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Author Topic: Reverse Engineering/Cloning Papa John's Pizza Sauce  (Read 107242 times)

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Offline Pete-zza

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Re: Reverse Engineering/Cloning Papa John's Pizza Sauce
« Reply #80 on: April 25, 2020, 09:34:41 AM »
Mo,

When I tried to reproduce the Papa John's pizza sauce, I looked at their ingredients list for their sauce. That was given in the first post in this thread, at:

https://www.pizzamaking.com/forum/index.php?topic=6633.msg56931#msg56931

Today, I revisited the PJ website to see if they changed their pizza sauce. As you can see at https://www.papajohns.com/company/papa-johns-ingredients.html, they did not, although they may have changed sources or brands.

I should mention at this point that in the U.S. when companies publicly post things like sauces and doughs with a listing of ingredients, the order of the ingredients should be by weights. This is by law. So, in the case of the PJ pizza sauce this means that there should be more tomatoes than sunflower oil, and more sunflower oil than sugar, more sugar than salt, more salt than garlic, and so on.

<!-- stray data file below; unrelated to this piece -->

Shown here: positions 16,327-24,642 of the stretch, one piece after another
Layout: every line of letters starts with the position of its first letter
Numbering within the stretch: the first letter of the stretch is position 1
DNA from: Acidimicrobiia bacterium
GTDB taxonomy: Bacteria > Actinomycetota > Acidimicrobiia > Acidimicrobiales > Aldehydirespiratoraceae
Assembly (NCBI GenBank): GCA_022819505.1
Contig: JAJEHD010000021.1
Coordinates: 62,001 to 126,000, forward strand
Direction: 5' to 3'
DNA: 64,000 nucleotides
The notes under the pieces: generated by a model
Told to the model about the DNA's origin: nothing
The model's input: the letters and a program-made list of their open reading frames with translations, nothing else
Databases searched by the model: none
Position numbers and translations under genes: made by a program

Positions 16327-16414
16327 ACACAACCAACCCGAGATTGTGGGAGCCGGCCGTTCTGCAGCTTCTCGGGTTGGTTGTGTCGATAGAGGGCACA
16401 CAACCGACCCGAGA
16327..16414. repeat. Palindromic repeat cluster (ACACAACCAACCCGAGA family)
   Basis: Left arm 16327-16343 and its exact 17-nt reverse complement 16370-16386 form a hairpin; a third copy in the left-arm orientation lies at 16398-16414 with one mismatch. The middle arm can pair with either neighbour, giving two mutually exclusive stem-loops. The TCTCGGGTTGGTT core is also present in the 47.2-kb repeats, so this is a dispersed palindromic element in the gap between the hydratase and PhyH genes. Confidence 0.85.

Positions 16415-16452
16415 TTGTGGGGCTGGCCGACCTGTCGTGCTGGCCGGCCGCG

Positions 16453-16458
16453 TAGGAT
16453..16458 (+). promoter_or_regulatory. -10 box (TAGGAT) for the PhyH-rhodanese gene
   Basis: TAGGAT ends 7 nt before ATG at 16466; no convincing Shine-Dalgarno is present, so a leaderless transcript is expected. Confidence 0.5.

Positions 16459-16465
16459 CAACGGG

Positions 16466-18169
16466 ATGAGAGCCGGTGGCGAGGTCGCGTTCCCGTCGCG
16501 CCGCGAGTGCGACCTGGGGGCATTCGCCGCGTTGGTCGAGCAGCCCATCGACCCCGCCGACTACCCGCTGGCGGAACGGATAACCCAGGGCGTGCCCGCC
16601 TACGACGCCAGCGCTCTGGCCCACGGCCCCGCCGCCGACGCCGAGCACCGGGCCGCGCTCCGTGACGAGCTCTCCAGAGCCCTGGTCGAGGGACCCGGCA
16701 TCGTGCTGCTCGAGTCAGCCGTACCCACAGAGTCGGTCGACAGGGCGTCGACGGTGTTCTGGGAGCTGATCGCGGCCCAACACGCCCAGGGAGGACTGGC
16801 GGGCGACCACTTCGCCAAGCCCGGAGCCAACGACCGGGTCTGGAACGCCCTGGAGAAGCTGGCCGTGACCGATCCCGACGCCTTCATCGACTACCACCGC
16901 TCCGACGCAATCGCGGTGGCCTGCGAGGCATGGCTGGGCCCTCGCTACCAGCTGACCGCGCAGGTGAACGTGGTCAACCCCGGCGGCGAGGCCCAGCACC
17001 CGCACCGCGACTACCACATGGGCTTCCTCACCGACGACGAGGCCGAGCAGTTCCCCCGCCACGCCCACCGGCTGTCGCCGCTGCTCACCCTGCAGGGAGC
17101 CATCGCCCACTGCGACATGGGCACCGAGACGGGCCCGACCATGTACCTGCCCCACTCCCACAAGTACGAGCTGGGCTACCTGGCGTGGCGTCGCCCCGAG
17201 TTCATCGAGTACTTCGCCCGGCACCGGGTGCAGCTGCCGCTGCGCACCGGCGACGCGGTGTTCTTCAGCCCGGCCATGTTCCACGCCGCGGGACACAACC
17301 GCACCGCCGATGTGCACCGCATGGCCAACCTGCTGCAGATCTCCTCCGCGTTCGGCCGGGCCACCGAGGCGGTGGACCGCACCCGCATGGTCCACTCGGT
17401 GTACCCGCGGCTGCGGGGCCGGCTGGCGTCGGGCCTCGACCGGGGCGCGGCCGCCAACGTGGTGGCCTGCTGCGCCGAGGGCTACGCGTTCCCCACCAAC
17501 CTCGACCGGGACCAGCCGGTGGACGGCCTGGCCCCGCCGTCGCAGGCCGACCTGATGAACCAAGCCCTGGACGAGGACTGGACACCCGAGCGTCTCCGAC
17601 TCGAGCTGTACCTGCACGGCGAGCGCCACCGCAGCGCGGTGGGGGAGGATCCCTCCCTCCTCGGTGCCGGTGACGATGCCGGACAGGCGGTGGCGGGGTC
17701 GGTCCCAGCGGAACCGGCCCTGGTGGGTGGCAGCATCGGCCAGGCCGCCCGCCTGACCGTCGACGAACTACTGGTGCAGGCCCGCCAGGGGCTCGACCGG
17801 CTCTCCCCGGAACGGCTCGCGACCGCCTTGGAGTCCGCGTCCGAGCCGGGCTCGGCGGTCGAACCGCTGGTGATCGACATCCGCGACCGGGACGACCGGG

The listing of ingredients you proposed complies partly but not completely with the listing of ingredients as used in the PJ pizza sauce. This is not to suggest that your proposed sauce ingredients will not work or be satisfactory. But if your objective is to get close to what PJ does or what I did, you might want to use more garlic than either oregano or basil. And you might want to add a bit of ground black pepper since the PJ pizza sauce has that as an ingredient in addition to the oregano and basil "spices", as noted in Reply 4 at:

https://www.pizzamaking.com/forum/index.php?topic=6758.msg58199;topicseen#msg58199

Lastly, in your case, you propose to add white vinegar to your sauce and that should be sufficient as a source of citric acid (white vinegar is about 5% citric acid and about 95% water).

What you might want to do is to put all of your ingredients together but leave out the oregano and basil. You can then gradually add the oregano and basil and taste the sauce as you do so to be sure that you do not have too much of either and that the sauce passes your taste test. You perhaps keep track of how much oregano and basil you use to be able to replicate the sauce again in future efforts. You might also gradually add the white vinegar so that the sauce doesn't become overly thin. I'm sure that the citric acid that PJ uses is in dry powder form.

If you decide to proceed, please let us know how things turn out.

Peter

Offline ahmad213

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Re: Reverse Engineering/Cloning Papa John's Pizza Sauce
« Reply #81 on: April 25, 2020, 04:24:00 PM »
Hey Peter,

Thankyou for the suggestions.
Appreciate it very much show - I shall indeed let you know how I get on.

Best wishes,

Mo

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